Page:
And it’s not just the mother’s mental and emotional health that are affected; a recent University of Kent study revealed that postnatal depression has a lifelong impact on mother-child relations, too. The research, published in PeerJ in February 2018, found that women who had postnatal depression reported a poorer-quality relationship with their children, lasting into their adult life, and that the worse their condition had been, the worse the quality of their later relationship was.

However, Chan says the study doesn’t tell the whole story. “I don’t disagree that postnatal depression may affect a woman’s relationship with her child after the child has grown, but I don’t think it’s the only contributing factor to a poor-quality mother-child relationship,” he says.

“Therefore, if you experienced postnatal depression after giving birth to your child, it doesn’t mean that your long-term relationship with him is doomed.”

Nevertheless, if you have postnatal depression, are worried about how it might affect your relationship with your child and want to feel closer to him or her now, you may want to address your symptoms as soon as possible.

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Depending on the severity of your condition, your doctor may suggest a combination of cognitive behavioural therapy, mindfulness-based interventions and medication. But you also shouldn’t underestimate the importance of self-care.

“When you take care of yourself and are kind to yourself, you’ll find it easier to have a quality relationship with your child,” says Chan. “So, make your emotional health a priority and do whatever you can to improve your mood.”

For starters, Chan suggests getting sufficient rest, eating healthy and regular meals, exercising a few times a week to increase the production of serotonin (mood-boosting substances) in your body, spending quality time with your spouse, and avoiding the use of stimulants such as caffeine, alcohol and drugs.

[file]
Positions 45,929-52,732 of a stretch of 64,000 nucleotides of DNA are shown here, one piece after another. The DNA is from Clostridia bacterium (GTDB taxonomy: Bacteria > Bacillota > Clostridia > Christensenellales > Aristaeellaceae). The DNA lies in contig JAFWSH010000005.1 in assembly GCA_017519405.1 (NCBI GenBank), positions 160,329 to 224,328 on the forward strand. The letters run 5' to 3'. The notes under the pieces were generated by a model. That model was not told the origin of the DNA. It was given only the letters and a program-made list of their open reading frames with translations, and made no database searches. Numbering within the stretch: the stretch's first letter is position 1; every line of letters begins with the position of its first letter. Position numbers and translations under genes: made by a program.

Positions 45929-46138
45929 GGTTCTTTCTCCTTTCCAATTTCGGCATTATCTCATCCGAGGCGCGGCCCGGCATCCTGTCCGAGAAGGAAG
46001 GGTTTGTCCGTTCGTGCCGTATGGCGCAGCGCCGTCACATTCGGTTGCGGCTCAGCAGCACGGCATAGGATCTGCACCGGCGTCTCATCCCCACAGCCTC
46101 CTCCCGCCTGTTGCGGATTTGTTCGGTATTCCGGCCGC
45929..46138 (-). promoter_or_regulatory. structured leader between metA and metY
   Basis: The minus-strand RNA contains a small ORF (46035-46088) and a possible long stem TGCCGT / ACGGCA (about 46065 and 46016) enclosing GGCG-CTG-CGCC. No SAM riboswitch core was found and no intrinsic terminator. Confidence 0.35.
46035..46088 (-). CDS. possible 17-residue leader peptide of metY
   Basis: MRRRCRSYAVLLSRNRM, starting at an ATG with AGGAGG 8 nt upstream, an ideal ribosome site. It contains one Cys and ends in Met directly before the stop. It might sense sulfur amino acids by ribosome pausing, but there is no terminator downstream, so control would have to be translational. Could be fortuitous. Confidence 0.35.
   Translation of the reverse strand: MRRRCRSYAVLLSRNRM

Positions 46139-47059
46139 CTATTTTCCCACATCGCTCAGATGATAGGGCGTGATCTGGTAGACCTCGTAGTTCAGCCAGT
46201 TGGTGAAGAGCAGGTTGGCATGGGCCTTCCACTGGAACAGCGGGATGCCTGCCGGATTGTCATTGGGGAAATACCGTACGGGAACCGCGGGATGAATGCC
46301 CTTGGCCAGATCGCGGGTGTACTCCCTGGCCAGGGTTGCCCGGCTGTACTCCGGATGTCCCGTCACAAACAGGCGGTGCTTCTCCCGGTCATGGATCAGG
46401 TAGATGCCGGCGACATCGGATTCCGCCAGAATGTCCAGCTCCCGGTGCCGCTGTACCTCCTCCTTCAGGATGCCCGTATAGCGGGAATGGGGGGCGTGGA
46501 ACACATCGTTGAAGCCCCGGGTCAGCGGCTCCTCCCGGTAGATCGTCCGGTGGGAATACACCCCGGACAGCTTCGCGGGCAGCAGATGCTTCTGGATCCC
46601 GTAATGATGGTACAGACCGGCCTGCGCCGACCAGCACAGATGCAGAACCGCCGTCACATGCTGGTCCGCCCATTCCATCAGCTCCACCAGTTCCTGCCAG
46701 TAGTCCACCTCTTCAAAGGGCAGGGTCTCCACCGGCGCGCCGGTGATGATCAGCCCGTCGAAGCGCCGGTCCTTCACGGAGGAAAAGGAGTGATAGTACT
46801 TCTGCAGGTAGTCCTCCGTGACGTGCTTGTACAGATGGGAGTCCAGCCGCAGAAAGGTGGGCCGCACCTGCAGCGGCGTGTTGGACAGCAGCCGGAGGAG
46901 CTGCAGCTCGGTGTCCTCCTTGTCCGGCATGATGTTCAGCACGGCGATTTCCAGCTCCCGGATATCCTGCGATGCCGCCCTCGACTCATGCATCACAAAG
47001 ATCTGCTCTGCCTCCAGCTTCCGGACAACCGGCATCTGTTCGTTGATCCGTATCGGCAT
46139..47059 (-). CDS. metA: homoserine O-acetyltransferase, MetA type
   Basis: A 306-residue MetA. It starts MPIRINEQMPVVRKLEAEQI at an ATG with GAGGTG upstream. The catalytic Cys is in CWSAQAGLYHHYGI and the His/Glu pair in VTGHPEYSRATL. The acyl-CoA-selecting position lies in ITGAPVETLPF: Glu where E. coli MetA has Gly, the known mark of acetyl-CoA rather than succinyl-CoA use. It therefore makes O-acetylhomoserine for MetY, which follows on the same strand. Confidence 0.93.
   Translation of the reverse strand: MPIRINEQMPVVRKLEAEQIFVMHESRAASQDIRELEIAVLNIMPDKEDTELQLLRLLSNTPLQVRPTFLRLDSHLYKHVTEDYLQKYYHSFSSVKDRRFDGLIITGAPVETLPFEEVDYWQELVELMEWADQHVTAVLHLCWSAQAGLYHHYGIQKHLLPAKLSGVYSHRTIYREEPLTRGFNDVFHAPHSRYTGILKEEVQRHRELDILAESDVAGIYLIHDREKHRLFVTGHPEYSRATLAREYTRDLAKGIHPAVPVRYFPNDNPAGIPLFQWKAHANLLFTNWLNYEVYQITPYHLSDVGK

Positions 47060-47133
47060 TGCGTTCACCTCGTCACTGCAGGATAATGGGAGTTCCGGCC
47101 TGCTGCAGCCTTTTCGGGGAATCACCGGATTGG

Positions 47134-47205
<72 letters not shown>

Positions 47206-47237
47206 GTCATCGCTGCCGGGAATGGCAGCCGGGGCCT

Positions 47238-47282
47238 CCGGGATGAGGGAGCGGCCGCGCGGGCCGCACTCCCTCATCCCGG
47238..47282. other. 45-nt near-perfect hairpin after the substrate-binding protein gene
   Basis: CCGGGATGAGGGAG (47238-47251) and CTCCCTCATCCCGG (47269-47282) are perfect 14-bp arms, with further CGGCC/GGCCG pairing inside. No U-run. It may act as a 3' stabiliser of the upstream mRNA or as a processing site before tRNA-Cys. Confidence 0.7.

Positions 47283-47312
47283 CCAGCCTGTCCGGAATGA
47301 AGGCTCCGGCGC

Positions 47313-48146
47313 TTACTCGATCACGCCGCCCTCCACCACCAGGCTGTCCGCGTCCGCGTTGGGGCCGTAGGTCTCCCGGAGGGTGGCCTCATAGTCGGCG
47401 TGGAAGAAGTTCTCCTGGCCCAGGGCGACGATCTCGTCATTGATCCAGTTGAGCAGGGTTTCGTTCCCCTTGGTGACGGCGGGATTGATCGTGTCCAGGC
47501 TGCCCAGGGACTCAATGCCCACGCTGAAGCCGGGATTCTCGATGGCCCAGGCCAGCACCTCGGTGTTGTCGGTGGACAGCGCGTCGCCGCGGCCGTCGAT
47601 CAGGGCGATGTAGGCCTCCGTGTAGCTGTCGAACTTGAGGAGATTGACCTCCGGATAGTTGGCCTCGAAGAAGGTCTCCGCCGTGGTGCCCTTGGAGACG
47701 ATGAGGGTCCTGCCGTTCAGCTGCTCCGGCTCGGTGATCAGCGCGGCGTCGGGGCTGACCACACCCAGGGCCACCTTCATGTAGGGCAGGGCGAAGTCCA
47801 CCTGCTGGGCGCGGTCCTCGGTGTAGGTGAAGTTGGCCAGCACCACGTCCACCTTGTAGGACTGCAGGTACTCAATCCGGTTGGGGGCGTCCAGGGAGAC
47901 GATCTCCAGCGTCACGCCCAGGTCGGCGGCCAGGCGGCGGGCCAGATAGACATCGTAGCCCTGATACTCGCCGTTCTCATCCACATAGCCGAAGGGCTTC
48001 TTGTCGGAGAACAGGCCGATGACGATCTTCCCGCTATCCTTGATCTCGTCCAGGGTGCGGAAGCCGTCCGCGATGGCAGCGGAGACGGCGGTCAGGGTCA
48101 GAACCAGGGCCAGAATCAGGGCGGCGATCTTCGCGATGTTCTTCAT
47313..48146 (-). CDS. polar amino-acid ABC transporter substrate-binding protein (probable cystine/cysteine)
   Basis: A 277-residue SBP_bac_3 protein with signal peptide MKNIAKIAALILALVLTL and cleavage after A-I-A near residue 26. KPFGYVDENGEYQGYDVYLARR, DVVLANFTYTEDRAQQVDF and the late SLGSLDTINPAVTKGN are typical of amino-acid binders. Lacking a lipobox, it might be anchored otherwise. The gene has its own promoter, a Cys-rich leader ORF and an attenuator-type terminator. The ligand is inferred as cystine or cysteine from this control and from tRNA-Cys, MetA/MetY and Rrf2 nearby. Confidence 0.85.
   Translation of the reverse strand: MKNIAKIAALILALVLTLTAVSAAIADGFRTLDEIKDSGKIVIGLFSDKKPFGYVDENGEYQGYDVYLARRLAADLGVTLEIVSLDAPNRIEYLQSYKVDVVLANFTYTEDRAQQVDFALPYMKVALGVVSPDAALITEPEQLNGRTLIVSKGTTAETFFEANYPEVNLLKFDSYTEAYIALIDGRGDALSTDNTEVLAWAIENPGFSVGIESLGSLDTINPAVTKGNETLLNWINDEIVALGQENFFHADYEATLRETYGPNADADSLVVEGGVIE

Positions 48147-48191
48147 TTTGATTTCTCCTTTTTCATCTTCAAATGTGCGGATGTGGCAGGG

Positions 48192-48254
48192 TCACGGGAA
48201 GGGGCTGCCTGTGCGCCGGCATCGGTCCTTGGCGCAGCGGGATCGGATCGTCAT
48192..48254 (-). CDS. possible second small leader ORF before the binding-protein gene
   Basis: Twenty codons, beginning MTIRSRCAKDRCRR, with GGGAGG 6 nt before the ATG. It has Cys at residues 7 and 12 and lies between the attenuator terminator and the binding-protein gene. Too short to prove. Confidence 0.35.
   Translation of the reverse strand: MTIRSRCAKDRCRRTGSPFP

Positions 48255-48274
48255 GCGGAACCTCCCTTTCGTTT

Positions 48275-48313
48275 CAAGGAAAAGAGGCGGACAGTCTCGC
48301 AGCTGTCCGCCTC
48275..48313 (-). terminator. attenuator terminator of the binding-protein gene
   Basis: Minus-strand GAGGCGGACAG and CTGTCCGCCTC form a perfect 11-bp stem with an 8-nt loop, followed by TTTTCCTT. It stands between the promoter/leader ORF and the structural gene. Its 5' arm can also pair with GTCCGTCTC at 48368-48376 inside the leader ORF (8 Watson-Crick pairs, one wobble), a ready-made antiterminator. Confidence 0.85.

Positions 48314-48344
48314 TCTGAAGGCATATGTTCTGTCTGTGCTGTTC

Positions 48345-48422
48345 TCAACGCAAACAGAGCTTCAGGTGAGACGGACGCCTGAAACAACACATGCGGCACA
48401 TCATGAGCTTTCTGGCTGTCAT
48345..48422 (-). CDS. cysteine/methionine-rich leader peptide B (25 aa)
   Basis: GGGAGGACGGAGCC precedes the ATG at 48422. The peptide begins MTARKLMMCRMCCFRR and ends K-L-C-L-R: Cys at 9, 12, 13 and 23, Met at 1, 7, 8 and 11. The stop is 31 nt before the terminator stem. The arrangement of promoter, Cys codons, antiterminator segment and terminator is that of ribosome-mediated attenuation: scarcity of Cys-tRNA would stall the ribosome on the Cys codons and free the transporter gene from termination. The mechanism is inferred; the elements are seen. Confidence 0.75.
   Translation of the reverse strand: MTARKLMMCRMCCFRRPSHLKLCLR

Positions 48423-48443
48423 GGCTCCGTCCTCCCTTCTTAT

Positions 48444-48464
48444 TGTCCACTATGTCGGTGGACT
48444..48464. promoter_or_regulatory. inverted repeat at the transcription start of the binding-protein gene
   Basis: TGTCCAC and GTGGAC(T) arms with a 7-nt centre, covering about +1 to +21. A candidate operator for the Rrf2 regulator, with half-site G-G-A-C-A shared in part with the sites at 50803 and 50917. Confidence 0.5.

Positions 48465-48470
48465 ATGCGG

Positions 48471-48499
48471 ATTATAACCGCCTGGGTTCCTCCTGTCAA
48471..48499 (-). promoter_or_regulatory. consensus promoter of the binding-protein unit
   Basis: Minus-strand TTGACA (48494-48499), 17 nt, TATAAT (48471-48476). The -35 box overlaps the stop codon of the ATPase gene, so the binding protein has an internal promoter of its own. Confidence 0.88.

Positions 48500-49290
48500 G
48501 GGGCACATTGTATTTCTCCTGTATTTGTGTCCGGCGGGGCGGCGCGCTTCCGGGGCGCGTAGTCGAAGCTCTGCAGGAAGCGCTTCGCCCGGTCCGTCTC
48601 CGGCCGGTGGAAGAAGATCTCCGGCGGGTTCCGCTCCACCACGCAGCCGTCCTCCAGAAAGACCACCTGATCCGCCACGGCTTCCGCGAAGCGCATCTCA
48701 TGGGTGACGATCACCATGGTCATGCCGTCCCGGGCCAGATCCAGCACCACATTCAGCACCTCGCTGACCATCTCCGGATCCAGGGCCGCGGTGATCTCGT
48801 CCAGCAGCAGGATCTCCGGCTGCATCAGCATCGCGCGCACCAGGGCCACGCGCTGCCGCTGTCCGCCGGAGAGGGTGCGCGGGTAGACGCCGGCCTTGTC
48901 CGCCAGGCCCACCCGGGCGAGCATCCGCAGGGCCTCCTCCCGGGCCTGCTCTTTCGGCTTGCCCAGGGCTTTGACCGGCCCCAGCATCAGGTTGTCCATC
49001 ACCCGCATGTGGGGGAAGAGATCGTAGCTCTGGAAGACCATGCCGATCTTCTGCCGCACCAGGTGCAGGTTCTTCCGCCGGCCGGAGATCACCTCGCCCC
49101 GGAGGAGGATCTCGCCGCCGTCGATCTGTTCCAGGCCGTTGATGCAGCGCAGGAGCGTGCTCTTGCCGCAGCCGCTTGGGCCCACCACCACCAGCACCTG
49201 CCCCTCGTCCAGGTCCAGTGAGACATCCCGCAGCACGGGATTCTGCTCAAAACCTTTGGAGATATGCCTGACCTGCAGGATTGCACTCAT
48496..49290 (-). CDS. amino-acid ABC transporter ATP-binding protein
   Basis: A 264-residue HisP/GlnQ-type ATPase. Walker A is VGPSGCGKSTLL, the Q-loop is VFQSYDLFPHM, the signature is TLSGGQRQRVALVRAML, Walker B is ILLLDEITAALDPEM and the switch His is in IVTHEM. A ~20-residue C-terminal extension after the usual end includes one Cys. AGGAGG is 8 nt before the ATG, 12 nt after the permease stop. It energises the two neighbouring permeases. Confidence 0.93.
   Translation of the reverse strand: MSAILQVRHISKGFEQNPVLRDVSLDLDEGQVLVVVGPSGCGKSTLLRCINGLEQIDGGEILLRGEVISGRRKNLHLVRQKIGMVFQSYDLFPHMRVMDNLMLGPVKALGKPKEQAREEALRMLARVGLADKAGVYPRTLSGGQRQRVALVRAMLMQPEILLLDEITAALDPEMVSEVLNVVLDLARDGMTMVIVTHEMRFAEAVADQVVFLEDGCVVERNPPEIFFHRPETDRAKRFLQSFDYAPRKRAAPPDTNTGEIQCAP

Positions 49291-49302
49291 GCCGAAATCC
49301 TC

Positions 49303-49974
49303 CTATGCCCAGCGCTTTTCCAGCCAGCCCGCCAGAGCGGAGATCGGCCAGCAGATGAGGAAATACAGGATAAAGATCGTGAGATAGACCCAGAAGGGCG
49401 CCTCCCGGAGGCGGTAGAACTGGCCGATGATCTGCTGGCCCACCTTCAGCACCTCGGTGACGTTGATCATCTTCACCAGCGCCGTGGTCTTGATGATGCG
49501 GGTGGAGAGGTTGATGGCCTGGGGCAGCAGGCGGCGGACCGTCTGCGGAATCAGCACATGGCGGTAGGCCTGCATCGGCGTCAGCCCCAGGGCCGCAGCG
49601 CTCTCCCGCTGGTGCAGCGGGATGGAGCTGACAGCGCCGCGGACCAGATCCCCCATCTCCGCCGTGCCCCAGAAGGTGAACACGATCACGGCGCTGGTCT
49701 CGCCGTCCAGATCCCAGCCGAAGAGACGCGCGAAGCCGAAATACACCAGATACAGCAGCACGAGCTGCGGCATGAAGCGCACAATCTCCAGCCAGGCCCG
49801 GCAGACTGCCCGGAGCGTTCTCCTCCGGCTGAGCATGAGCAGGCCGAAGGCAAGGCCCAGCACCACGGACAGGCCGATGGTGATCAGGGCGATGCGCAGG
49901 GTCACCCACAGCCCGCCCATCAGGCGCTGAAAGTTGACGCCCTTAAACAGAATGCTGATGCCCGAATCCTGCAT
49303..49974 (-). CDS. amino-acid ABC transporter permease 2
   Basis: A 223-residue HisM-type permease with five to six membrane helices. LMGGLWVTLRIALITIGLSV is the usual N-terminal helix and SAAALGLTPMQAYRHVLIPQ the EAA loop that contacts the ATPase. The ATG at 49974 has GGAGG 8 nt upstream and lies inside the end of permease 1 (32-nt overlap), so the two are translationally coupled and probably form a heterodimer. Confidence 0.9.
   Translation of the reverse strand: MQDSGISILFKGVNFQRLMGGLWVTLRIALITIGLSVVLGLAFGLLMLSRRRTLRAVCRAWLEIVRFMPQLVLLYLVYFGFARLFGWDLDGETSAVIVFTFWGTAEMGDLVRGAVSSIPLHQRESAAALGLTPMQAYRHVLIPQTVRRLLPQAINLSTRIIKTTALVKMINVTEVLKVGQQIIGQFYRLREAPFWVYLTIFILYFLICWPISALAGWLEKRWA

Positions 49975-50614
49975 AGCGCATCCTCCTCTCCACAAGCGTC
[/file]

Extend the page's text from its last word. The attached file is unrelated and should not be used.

If help is offered to you, do not refuse it, and do not be afraid to ask for help, either.

“If a relative offers to assist with the housework or babysitting so that you can rest, take it,” says Chan. “It may also help to talk to other women who are experiencing the same symptoms or to share your feelings with a trusted friend or family member. Reading books about postnatal depression and engaging in comforting spiritual or religious rituals may give you an emotional lift, too.”

Wong says that prioritising her emotional health eased her symptoms significantly, and when her son was 14 months old she felt like she was back to normal.

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“I eventually spoke to a counsellor because I felt so isolated. We talked about the expectations I had for myself as a mother, my fears about being a good mother and the pressure I was experiencing from having to juggle being a wife and a parent.

“I realised how hard I was being on myself. I had to learn to de-stress and accept that it was OK to feel anxious and make mistakes sometimes. I also learned the importance of opening up to my husband.”

In time, she noticed that she was happier and more present when she was with her son. And with that came the connection she’d been longing to feel.

“Today, my son and I are closer than I ever imagined,” says Wong. “We have a great relationship that I’m sure will continue well into his adult years.”